Mythical Creatures

Tooth Fairy. Bigfoot. Hassle-free rebates.

Proctor and Gamble, that sexist Satan worshipping corporate alter-ego for the devil incarnate, offers rebates. Lots of rebates. They suck you into buying their stuff by offering you stuff in return. Good stuff like money and cookware.

And you believe it. (Cue evil laugh.)

It starts so innocently. And it’s so easy! Just buy an electron microscope, read the fine print on the rebate form, mail the completed form and required proofs of purchase to the P.O. box in Strongsville Ohio and, in a few short weeks, a set of highly desirable and exceedingly valuable cookware will be yours, free!

And you believe it.

Two weeks later, my envelope was returned to me marked “return to sender – no such address.”

I got out the microscope so I could read the contact number on the form. I called. The people at Proctor and Gamble said that was impossible.

After I explained I was Satan’s niece and could sniff out whoever had stamped “return to sender” on the envelope, they said I could fax or email it to them.

I faxed it, within minutes, writing “Attn: Karen” on it with my phone number, as I was directed.

A few days later, I found a message on my answering machine from Theresa telling me that she understood I wanted to submit my rebate via fax so call her back to arrange it.

Which of course I already had done.  And of course the only way Theresa could have my number was if she had received my fax.

I decided, despite possessing Satanic powers, to just scan all the rebate materials and email them.

The next day, I received an email from “Sade” at P&G Promotions, addressed to “Dear Minnesota Wit.”

Yes, you are correct. My name – which is clearly written on everything – is not Minnesota Wit.

Sade promised she had received my “information and will send it over to Special Handling. This process will take 3-5 weeks to get the rebate sent out to you.”

Thirteen weeks later, I started to wonder where it was.

Phone call #1: We have no record of you submitting anything.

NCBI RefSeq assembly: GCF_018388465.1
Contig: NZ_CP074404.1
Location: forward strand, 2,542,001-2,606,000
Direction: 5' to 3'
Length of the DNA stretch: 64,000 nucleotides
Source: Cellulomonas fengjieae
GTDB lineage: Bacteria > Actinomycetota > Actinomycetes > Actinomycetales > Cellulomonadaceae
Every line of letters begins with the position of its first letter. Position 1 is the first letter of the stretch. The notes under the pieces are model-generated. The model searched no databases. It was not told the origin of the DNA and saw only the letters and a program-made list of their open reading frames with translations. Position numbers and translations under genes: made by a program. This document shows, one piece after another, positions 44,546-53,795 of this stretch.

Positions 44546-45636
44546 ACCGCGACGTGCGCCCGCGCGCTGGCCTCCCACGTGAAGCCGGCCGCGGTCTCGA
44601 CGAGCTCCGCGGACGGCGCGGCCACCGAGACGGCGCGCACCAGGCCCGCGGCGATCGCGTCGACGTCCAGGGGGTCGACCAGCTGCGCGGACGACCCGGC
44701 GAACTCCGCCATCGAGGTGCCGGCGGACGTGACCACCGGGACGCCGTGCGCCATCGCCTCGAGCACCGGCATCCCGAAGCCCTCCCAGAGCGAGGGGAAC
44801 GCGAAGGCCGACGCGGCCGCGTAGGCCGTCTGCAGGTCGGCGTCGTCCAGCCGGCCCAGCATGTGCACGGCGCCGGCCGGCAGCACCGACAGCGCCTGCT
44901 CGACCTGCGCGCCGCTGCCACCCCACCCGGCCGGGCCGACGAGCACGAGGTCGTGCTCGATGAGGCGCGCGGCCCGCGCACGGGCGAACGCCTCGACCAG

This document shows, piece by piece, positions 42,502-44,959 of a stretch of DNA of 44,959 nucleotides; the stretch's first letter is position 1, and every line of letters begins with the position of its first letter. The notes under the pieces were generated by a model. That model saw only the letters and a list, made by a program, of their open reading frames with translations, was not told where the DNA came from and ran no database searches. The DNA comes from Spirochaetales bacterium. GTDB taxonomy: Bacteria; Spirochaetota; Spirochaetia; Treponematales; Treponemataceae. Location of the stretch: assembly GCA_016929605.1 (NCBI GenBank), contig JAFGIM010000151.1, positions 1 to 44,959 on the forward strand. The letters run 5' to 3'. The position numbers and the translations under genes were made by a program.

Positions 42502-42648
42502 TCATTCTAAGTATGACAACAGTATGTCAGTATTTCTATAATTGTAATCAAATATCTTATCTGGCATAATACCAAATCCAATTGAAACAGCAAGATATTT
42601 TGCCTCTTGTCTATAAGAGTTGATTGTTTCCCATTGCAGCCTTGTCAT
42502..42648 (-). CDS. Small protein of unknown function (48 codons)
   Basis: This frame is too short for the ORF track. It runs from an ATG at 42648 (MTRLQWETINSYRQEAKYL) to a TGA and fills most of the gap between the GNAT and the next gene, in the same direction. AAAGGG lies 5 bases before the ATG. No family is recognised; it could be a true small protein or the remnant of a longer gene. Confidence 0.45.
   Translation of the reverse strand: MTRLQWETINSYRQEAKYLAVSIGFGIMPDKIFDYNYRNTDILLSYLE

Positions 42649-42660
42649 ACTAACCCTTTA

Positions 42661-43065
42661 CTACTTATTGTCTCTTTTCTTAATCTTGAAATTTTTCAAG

Phone call #2: We received your submission, but it was never processed. No, we don’t know why and we have no way of ever learning why someone stuck your submission in a drawer and never processed it. We’ve never heard of “Sade.” Or “Karen.” Or “Theresa.” And we ran out of cookware in December, no sets are available, so we are sending $50 gift cards.

The next day, they sent me this email:

Thank you for participating in the P&G Breast Cancer Awareness Program. Your submission has been received and is currently being processed. Your FREE Pink Cookware set will arrive in 10 – 12 weeks.

The next day, they sent me this email:

Your submission was processed and shipped Fedex smart Post three days ago. You should receive it shortly.

Phone call #3: What does “shortly” mean? Because it’s not happening.

Phone call #4: The last time I called, you said “shortly” actually means 6-10 days but that would mean already here and it’s not.

Phone call #5: The last time I called, you said that 6-10 days actually means 6-10 business days but that would mean here by last Friday and it’s not.

Phone call #6: The last time I called, you said it actually didn’t get shipped until Friday and that it would be here today and it’s not.

Phone call #7: The last time I called, you said it actually shipped on Thursday and that it would be here today and it’s not.

And that’s when they said they were sending me a gift card in addition to the cookware and it should be here tomorrow. Via special delivery by Santa and his team of unicorns.

Posted on April 10, 2013, in Commentary, Humor, Other, saving money, Stupid. Bookmark the permalink. 5 Comments.

  1. Okay, this is hilarious.  Tell me it’s not true. Forty years ago, I worked as a temporary typist pretty much all during college. One job I had during Christmas holiday and spring break was at Tempil Industries in New Jersey.  They made temperature sensitive materials (think of the strip you put on the kid’s forehead that shows different colors and highlights their body temperature).  My job was to answer the requests for free samples.  I was introduced (for slightly over minimum wage) to an IBM Selectric and a box of envelopes.  In each envelope was a slip of paper, cut from a mailing or magazine or package insert, on which someone had handwritten their request, by filling in the strip, for a sample.  I typed the envelope and stuck in the sample and sealed it.  All day.  Every day.  Because it was such a mind numbing job, the manager admitted they ONLY had temps do it.  Reading the handwriting, figuring out addresses (about 5% of them came back undeliverable) was the sort of thing the company figured out no one would do long.   Today, I doubt it’s changed much, except it probably now goes into a computer for followup marketing, and because Selectrics are now antiques.  But if the temporary college student with no stake in the outcome is still the staffing model, heaven help the recipients!  I did my best to be conscientious, but the two other girls I worked with thought the whole operation pointless.

  2. Typical greedy government inefficiency! You’d never see this kind of thing in private industry.

    Oh, wait….

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